Let’s use Obama’s address a couple of weeks ago as an example.  The President’s speech dealt with new government policies, programs or funding for education, immigration, voter reform, climate change, gun control, the minimum wage, job creation, healthcare, entitlements, defense and foreign policy.  I’m sure I’m missing a few.

Here’s the problem that Washington doesn’t realize – every year fewer and fewer Americans are buying the notion that government will solve these problems.  It’s just talk.  It’s fantasy.  It’s a bunch of rich, mostly white men trying to play Superman with your money.   They’ve taxed, borrowed and spent us all to the brink of economic ruin without solving the most pressing problems of our time, yet they still wake up in the morning, look in the mirror and see that red cape fluttering in the breeze.

There is a clear miscalculation concerning what most people want or expect and what government is attempting to provide.

I don’t expect Progressives to leave the superheroes to the comic book writers, but fiscal conservatives have an opportunity to help change the dialogue by focusing their attention on the issues Americans believe are the most important.  They should pick two and charge forward with them.

A Quinnipiac University poll in early February revealed that 35 percent of U.S. voters said the economy was their top concern, and 20 percent pointed to the federal deficit.  The poll also found that more than half of the respondents felt the U.S. economy was still in a recession even though economists have said the downturn officially ended in July 2009.  Gun control polled at only 15 percent and healthcare was even lower.  In short, people think government is too big and too expensive while, the job market is still too sluggish for too many Americans.   Don’t take Quinnipiac’s word for it.  All of the major polling agencies had similar findings.

Yet do you hear a real plan from the President or the Congress to make America more competitive, to create an environment that will produce jobs, or to give people greater opportunity to provide for their families? I don’t.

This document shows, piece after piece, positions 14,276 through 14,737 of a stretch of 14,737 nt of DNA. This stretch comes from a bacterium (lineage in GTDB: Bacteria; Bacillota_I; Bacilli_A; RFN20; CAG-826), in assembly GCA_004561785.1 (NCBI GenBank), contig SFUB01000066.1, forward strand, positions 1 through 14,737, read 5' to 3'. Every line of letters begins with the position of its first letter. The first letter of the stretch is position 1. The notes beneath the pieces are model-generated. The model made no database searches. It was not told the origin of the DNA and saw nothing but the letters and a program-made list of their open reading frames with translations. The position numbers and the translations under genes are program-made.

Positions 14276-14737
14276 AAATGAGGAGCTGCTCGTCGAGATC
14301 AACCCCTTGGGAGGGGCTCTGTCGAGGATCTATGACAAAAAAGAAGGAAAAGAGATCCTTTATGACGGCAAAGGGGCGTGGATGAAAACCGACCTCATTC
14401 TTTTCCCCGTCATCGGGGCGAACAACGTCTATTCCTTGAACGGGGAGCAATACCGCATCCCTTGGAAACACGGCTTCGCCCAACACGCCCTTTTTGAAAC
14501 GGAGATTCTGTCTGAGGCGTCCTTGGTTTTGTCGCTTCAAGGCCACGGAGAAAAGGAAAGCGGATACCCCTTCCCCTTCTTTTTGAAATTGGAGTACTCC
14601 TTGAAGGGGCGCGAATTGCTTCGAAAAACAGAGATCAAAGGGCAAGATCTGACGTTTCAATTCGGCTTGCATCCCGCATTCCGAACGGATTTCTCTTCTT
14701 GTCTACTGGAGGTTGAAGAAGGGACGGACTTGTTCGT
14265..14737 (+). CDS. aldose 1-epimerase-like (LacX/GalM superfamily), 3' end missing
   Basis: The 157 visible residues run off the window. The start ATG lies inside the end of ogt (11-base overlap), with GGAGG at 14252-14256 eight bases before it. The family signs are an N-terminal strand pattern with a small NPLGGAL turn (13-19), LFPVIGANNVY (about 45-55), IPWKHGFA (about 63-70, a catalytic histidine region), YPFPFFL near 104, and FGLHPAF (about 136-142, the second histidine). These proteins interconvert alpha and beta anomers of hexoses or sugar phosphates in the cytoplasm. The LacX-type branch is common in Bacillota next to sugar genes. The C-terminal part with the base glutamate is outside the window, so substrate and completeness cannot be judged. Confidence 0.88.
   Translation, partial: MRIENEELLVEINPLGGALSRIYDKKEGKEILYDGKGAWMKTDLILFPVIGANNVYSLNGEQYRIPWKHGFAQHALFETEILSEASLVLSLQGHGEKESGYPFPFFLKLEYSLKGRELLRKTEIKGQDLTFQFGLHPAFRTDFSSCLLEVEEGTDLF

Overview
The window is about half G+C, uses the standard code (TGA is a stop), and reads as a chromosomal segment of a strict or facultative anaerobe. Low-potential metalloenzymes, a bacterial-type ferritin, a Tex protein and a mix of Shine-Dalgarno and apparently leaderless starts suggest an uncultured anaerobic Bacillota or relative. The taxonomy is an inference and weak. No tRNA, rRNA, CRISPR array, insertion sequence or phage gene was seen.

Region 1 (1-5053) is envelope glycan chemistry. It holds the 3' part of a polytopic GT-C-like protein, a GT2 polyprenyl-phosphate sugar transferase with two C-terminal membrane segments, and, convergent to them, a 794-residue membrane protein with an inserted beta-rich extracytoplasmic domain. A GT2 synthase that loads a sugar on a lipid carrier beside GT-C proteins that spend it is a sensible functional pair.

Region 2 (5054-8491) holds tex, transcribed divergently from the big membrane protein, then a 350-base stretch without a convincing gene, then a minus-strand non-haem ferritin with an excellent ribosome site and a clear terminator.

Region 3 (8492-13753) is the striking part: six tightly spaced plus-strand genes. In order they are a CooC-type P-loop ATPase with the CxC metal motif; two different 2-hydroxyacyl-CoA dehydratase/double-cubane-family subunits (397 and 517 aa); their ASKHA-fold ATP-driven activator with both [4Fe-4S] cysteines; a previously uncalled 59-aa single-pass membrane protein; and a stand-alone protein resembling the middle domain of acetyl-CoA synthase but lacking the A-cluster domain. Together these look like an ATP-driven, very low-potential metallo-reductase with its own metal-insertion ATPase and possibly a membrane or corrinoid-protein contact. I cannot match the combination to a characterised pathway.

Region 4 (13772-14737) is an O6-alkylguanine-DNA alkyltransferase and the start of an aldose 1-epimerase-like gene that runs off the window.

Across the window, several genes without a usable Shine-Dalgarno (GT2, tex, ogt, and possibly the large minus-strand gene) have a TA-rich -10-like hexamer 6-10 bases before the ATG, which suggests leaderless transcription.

The crisis of confidence doesn’t just come from a lack of focus and overreach.  It comes from a belief that Americans aren’t that bright.  After all, the electorate is responsible for permitting the runaway borrowing, spending, taxation and regulation we’ve seen over the last forty years.

To the contrary, the American people know that Congress can barely agree on what day it is, let alone solve all of those problems.  What conservatives and libertarians must do now to frame the policy debate is focus like a laser on policies that will help create jobs.  More gun laws?  More good money thrown after bad for education?  More funding for windmills and electric cars?  Immigration reform that would force massive increases in government spending?  Like Nancy Reagan said, “Just say No,” – at least until other more pressing work is done.

Americans are tired of the D.C. Beltway’s warped view of the possible and the practical.  Americans don’t want nor do they expect Supermen to run the country.  Most of them just want some political courage that will help give people confidence in their government and in their own ability to make the American dream a reality.

Thomas J. Basile is a Republican political commentator.  Learn more about him a www.TJBasile.com and follow him on Twitter @TJBasile.